CHROMA senior graphic design exhibition gives students platform to share their work

“All of the students put in a lot of hard work. It’s an accumulation of [everything] we’ve worked on since coming to BW,” said Skylar Sakonyi, one of the seniors displaying their work in the exhibition.


Ursula Saadeh

Work designed by senior John Tarolla.

Running from Jan. 23 until Feb. 10, the exhibition showcases CHROMA displays the work of senior digital media & design students from their time at BW at the Fawick Art Gallery in Kleist Center for Art & Drama. The closing reception will take place on Feb. 10. 

Since the beginning of the academic year, the students – John Tarolla, Skylar Sakonyi, Oliver Savel, Matthew Morales, Jackie Kasai, Jaden Trivisonno, Brandon Hrnja, Lexi Prokopius, Courtney Carruthers, Lucy Cummins and Sandra Maciak – have been working in their portfolio review class to prepare for the showcase. (Disclosure: Morales is a layout and design editor for The Exponent.) 

“All of the students put in a lot of hard work,” Kasai said. “It’s an accumulation of [everything] we’ve worked on since coming to BW.” 

Through their years at BW, the students have touched all areas of graphic design including layout design, brand development, typography and many other subjects.  

Each year since 2016, the program has put on an exhibition for their seniors. For 2023, the students decided on a theme based around the concept of chroma, which the students learned about in their courses, according to Erica Lull, an assistant professor in the art and studio department and the digital media coordinator of CHROMA.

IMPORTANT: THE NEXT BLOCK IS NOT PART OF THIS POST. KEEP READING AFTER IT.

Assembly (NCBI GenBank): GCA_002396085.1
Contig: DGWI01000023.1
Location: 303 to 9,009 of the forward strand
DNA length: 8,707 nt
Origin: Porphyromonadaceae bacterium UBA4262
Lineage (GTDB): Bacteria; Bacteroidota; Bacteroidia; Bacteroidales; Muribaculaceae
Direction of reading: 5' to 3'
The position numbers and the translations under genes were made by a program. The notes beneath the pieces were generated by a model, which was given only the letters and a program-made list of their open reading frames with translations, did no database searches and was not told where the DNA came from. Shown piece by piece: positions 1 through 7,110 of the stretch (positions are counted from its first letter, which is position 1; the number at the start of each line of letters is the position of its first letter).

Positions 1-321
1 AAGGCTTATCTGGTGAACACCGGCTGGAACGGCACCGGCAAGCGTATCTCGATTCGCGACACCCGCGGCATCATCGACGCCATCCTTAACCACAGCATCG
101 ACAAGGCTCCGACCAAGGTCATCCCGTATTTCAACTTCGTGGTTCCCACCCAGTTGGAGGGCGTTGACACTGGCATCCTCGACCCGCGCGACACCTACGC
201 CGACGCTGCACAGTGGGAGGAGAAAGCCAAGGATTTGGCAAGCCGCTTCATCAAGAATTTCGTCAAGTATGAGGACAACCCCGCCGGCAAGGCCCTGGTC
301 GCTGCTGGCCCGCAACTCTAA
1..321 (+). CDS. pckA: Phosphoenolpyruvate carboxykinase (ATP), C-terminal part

“Chroma is a quality of color combining hue and saturation,” Lull said. “It’s something the students learn in their color theory class.” 

With this accumulation of knowledge and pieces they have created, the seniors were able to develop their brand as creators. Sakonyi said she was given the opportunity to work for the Digital Marketing Center on campus, as well as the Hive Design Group. 

“Graphic design is something that we’re surrounded by every day,” Sakonyi said. “You don’t realize how much it affects the way we view things until you see these pieces individually.” 

Working with their fellow classmates has increased this appreciation for the artform. Multiple students expressed enthusiasm for an outside-the-box project created by Brandon Hrnja, a senior in CHROMA, who overlayed a design onto a skateboard. 

“[It] was separate from curriculum design,” Kasai said, “I think it’s really cool that they are bringing different [pieces] into the show.” 

The seniors have also used CHROMA as an outlet to display personal connections with their art.  

Courtney Carruthers, a participant in the CHROMA design show, said that her favorite piece of hers being exhibited was a mockup design for BOWWOW dog packaging.  Carruthers said that creating this logo was very important to her, as it depicted her dog who passed away in 2021. 

All the pieces mentioned will be available for viewing at the Feb. 10 closing reception. Business cards, resumes, job materials and self-promoting materials will be handed out to anyone in attendance.